Yesterday was a day to explore Hawaii, specifically Ka'u, where I live. Our local Ka'u Coffee Mill is hosting a coffee festival and as part of the activities, a hike way up on the hills to the old water sources was offered. I immediately signed up. Getting access to those remote areas is almost impossible, unless one is willing to hike in, camp out for weeks in the wet, and work your butt off doing some preservation project for some conservation group. But today a bunch of mostly old foogies got four wheel drived to the end of the old access roads way up in the Ka'u Forest Preserve, then had the opportunity to try to kill themselves hiking a challenging trek over often muddy, slick trails. Right on!
The hike was all about water. Not rain, but about the old sugar cane flume system. Back when sugar was king, water was gold. In Ka'u, water wasn't for irrigating the sugar cane. No. It was for operating the flume system that transported the cut canes down to the mill for processing. Flumes required a lot of flowing water, and Ka'u sugar company had a problem. There were no flowing streams. Water only ran in stream beds when it was raining.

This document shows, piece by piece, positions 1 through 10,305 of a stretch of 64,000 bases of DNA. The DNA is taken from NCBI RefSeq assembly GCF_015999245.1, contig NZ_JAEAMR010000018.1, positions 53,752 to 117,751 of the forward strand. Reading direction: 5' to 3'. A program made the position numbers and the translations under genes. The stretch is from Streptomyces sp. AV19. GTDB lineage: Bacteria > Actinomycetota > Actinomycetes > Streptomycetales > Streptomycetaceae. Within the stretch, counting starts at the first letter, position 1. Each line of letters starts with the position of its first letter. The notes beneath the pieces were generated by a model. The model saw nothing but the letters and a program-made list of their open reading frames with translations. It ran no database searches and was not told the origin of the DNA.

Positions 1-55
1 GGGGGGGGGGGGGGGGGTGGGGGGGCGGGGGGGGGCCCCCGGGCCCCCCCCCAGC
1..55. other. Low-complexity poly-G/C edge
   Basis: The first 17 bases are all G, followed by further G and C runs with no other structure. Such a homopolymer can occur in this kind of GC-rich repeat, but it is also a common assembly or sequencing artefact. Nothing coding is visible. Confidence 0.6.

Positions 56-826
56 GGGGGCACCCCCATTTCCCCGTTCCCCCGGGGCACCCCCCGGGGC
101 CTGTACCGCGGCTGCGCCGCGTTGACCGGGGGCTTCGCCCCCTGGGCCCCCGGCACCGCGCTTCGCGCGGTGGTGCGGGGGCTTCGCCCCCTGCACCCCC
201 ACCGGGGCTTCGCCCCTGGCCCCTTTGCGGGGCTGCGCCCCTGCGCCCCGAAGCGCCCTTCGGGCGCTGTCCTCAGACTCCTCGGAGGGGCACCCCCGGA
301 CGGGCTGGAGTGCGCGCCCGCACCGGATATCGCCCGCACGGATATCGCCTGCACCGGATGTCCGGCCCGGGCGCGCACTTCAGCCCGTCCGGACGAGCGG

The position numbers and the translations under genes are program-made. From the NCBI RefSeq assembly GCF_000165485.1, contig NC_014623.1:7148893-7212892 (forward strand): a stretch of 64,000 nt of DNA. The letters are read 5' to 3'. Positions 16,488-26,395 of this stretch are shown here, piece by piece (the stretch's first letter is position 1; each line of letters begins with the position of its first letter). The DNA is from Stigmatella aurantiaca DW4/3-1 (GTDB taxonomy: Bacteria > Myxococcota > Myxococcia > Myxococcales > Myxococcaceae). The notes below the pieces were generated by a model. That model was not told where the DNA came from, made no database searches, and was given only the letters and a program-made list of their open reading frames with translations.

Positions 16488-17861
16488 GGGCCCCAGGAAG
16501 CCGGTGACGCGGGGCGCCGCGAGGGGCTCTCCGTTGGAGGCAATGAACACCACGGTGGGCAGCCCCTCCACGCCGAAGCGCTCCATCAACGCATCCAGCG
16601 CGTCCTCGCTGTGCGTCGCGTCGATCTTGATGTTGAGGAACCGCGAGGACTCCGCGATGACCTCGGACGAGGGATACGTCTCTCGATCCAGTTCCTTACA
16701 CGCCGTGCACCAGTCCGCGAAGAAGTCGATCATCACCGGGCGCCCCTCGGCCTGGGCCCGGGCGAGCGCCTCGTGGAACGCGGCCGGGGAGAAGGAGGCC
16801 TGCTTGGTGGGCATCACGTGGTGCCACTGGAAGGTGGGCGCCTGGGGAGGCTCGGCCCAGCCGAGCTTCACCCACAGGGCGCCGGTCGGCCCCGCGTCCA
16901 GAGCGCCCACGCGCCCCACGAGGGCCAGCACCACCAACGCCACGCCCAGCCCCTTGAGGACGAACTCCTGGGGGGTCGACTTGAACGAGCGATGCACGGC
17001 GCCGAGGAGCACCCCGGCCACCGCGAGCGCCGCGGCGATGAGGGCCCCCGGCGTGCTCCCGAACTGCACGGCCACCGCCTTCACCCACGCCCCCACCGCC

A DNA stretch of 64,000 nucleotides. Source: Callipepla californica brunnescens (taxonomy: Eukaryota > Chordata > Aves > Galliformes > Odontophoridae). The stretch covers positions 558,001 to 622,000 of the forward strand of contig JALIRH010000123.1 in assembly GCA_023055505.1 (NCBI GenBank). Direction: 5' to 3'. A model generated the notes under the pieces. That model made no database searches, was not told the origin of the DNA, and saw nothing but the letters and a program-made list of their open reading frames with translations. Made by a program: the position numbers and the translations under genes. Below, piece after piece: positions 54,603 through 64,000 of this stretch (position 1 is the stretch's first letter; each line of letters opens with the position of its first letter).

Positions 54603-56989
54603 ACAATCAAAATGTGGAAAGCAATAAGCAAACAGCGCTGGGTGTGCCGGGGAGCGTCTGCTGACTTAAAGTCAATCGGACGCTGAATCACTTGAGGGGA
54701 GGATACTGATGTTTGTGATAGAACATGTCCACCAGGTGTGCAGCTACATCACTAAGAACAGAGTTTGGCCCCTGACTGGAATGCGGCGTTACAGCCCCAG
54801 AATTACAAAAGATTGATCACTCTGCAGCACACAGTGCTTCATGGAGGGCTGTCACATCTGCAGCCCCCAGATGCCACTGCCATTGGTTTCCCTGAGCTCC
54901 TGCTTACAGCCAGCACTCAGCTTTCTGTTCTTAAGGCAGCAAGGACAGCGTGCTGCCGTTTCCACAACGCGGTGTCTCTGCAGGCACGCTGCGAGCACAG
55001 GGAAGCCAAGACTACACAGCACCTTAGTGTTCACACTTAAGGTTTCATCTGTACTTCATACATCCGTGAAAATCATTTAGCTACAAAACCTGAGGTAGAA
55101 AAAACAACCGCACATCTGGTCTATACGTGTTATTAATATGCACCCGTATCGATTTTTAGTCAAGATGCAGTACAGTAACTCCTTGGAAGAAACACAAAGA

In the late 1800's, the need for large consistent volumes of water led to a water system high in the hills above the cane fields. Spots were identified were water was seeping out of the hillsides, especially along deep gullies. Tunnels were then hand dug into the mountain at a junction where overhead a-a lava met a lower ash layer. These tunnels collected water that filtered down through the overhead lava but couldn't drain through the ash, thus flowing out the tunnels into flumes to be carried down to the cane fields below. Dozens and dozens of tunnels were excavated, though most are blocked or caved in today.